Use of thin membranes instead of the thick, rigid wafers in silicon (Si) solar cells can reduce the amount of Si needed by more than 99% and result in flexible, lightweight photovoltaic devices that can be easily integrated into buildings and personal electronics. A major challenge in slimming down solar cells is that thin Si membranes cannot absorb light as efficiently. By rendering thin cells opaque, researchers from the University of Surrey (U.K.), Imperial College London and Research Institute AMOLF (Netherlands) have discovered a way to achieve both high solar conversion efficiency and 1 μm-thick cells.

The patterned nanostructure applied to a small area of the cell’s surface re-directs straight sunlight into a range of angles, thereby trapping light inside the Si membrane. Trapping the light increases its absorption: the hyperuniform pattern guides light into very specific angles that are trapped into the membrane based on the periodicity of the pattern.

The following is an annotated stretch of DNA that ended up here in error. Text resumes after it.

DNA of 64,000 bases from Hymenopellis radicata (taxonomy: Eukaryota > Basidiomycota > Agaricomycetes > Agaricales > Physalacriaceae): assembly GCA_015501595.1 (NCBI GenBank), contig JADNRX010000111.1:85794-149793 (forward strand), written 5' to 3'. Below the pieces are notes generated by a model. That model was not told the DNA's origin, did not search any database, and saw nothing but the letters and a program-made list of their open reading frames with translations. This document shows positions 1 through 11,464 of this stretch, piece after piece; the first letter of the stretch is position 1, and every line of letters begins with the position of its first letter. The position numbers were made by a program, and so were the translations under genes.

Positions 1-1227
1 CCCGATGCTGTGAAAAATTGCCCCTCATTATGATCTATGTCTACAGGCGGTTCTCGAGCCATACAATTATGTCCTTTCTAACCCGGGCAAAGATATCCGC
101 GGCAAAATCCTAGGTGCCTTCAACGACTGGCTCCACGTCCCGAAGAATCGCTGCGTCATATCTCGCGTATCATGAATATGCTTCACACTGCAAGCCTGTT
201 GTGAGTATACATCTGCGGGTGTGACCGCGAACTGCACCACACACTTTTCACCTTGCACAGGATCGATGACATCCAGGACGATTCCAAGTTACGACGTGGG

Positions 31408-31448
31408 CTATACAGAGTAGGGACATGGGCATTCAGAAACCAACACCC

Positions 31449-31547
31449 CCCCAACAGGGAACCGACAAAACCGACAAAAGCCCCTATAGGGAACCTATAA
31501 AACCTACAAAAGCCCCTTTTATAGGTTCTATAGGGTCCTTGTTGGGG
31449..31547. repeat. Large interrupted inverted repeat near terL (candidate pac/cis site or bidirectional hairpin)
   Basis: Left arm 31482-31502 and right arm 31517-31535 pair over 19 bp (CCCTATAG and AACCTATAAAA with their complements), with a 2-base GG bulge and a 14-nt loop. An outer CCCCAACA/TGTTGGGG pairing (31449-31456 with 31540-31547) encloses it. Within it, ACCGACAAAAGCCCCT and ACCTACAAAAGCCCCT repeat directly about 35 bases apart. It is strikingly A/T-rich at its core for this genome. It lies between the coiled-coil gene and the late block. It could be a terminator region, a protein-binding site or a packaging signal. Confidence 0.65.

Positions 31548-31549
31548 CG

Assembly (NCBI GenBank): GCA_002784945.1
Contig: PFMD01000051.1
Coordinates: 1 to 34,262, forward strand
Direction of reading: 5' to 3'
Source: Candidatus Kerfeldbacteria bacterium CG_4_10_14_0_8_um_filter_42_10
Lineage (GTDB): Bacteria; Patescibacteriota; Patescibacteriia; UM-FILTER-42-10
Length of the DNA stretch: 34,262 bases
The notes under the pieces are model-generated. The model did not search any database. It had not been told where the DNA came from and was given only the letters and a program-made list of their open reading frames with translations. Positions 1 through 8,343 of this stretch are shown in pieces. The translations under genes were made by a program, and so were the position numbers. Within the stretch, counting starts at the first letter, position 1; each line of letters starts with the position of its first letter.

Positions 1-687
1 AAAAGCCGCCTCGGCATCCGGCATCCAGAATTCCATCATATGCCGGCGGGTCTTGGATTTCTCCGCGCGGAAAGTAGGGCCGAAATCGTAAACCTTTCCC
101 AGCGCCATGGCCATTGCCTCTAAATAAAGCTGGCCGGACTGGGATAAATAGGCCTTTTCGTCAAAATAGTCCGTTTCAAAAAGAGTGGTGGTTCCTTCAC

Laboratory measurements confirm that such textured thin membranes absorb 65% of sunlight, which is very close to the ultimate theoretical absorption limit of ~70%. An efficiency of 21% was documented along with an absorption rate of 26.3 mA/cm2, a 25% increase on the previous record of 19.72 mA/cm2 achieved in 2017. This is the highest light absorption ever demonstrated in such a thin Si membrane and it is, therefore, likely that flexible, light-weight and efficient Si photovoltaic cells will be developed in the near future.

As thinner Si absorbers are more tolerant to electronic defects compared to their thick counterparts, highly efficient thin cells could be fabricated with lower grade Si, thereby reducing the energy needs for raw Si purification and reducing their energy pay-back time.

The research can be accessed in ACS Photonics.

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